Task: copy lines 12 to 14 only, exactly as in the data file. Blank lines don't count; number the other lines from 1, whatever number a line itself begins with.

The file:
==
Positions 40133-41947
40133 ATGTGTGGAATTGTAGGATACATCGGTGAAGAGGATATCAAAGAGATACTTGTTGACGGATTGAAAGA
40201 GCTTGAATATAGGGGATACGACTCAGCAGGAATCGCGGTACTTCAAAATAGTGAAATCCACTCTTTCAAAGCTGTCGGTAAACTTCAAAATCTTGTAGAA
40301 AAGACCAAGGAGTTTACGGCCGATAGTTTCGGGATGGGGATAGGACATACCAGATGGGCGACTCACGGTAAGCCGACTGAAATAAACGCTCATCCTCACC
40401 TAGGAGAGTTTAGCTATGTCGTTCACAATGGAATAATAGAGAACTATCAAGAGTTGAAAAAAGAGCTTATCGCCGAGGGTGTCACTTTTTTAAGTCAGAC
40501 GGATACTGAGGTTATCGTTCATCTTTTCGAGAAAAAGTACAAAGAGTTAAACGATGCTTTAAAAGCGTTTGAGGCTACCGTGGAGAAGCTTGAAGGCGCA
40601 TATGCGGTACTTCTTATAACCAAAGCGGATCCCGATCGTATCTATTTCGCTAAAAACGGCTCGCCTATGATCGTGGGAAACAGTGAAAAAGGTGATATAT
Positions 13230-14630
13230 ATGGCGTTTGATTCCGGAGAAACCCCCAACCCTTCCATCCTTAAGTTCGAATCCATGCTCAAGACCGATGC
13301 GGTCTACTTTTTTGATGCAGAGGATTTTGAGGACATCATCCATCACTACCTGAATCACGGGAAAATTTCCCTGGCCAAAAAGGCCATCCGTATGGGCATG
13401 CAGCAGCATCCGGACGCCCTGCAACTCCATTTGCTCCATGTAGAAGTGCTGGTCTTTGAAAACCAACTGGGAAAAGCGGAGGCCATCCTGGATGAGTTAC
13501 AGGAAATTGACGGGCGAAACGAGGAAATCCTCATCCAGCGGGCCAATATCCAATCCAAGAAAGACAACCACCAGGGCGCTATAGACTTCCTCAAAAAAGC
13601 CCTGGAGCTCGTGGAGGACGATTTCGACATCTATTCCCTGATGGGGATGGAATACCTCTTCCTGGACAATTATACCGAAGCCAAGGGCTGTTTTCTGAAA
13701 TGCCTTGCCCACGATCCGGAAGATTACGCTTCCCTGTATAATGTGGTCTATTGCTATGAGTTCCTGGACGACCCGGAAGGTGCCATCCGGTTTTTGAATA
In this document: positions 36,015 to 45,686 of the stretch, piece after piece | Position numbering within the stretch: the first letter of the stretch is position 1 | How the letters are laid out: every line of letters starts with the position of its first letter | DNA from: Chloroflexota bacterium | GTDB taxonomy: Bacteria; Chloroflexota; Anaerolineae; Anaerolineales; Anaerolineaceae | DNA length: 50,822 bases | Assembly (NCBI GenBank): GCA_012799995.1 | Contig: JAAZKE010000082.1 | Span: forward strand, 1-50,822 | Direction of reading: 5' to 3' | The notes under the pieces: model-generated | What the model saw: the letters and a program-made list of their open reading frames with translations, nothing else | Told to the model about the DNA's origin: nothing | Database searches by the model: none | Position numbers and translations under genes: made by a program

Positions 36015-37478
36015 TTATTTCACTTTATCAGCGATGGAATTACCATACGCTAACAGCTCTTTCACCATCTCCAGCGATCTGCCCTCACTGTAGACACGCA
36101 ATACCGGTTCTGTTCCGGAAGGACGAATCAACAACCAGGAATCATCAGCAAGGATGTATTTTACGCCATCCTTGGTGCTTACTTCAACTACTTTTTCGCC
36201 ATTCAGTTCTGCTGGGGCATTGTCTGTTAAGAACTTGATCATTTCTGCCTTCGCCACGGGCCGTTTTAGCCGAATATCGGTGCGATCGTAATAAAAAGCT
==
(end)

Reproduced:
13501 AGGAAATTGACGGGCGAAACGAGGAAATCCTCATCCAGCGGGCCAATATCCAATCCAAGAAAGACAACCACCAGGGCGCTATAGACTTCCTCAAAAAAGC
13601 CCTGGAGCTCGTGGAGGACGATTTCGACATCTATTCCCTGATGGGGATGGAATACCTCTTCCTGGACAATTATACCGAAGCCAAGGGCTGTTTTCTGAAA
13701 TGCCTTGCCCACGATCCGGAAGATTACGCTTCCCTGTATAATGTGGTCTATTGCTATGAGTTCCTGGACGACCCGGAAGGTGCCATCCGGTTTTTGAATA